Samburu people 'under attack' over land rights
Posted: 20 November 2009
In a special alert from Kenya, Cultural Survival says the government there has been carrying out "massive and well-organized attacks on Samburu villages by combined police and military forces and the use of government-funded mercenaries from Somalia." The aim, it seems, is to support oil leases recently awarded to Chinese companies to drill on Samburu land in violation of their rights.
The non-government agency which campaigns for indigeous people everywhere says Kenya has had a deplorable record of violating the rights of its indigenous citizens, both during colonization and after.
"The mercenaries hired by the government have kidnapped and murdered children, beheaded sleeping adults, and seized even more cattle. Hundreds of Samburu women who live near police encampments have been raped. This ongoing violence and intimidation appears to be motivated by government oil leases recently awarded to Chinese companies to drill on Samburu land in violation of their rights." Cultural Survival says environmental concerns compound this humanitarian disaster. The Samburu pastoralists manage several wildlife conservancies in collaboration with environmental organizations, combining conservation with small-scale eco-tourism.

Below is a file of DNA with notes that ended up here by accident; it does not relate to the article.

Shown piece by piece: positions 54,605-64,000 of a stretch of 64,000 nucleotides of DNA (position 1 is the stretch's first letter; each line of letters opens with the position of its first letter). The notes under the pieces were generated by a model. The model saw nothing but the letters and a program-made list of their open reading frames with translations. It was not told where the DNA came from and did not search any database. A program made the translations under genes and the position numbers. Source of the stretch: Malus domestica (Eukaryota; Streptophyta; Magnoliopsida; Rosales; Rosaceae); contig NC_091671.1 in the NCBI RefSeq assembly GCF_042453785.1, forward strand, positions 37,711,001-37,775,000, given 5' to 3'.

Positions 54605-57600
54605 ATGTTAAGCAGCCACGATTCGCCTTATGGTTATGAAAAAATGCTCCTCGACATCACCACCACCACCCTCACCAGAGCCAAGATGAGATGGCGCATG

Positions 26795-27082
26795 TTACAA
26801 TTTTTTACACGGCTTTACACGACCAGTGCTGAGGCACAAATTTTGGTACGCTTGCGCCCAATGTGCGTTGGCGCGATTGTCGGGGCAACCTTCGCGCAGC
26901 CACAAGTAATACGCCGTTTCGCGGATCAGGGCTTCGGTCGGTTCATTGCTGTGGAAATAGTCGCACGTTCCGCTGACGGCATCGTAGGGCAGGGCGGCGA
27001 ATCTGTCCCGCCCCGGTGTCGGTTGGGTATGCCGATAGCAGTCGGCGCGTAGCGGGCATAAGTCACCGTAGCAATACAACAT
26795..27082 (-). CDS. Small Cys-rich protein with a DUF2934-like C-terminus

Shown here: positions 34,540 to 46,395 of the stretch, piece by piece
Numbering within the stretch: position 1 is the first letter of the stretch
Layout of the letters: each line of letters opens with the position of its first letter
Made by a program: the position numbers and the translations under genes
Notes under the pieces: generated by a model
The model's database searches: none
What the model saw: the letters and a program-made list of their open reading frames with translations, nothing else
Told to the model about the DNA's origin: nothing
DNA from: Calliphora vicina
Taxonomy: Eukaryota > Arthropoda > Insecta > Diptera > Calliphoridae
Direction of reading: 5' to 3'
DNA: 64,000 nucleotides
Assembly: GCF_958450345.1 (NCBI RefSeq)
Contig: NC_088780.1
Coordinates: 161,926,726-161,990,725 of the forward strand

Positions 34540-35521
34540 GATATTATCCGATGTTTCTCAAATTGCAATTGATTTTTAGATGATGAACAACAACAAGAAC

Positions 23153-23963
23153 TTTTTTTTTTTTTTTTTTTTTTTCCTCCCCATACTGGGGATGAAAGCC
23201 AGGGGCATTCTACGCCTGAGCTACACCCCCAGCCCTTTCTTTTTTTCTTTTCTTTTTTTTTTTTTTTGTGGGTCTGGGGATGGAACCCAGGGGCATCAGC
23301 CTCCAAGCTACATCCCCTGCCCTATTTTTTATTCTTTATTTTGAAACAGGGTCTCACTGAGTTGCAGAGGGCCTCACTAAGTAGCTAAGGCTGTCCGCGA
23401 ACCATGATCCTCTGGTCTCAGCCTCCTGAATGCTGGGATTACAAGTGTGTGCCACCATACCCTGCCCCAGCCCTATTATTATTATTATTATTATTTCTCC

"Government forces brutally shut down these conservancies in February and confiscated all their anti-poaching equipment. Since then, over 50 elephants have been killed in the region, and the Samburu have been powerless to stop the poaching." Chinese companies that are building a road through Samburu territory may be associated with the poaching, it says.
The Commonwealth nations, including Kenya, will meet in Trinidad-Tobago on November 27-29. The Secretary-General of the Commonwealth has invited citizens to send him their comments and concerns in advance of the meeting. Emails should be sent to Mr. Kamalesh SharmaCommonwealth Secretary-General at: and .
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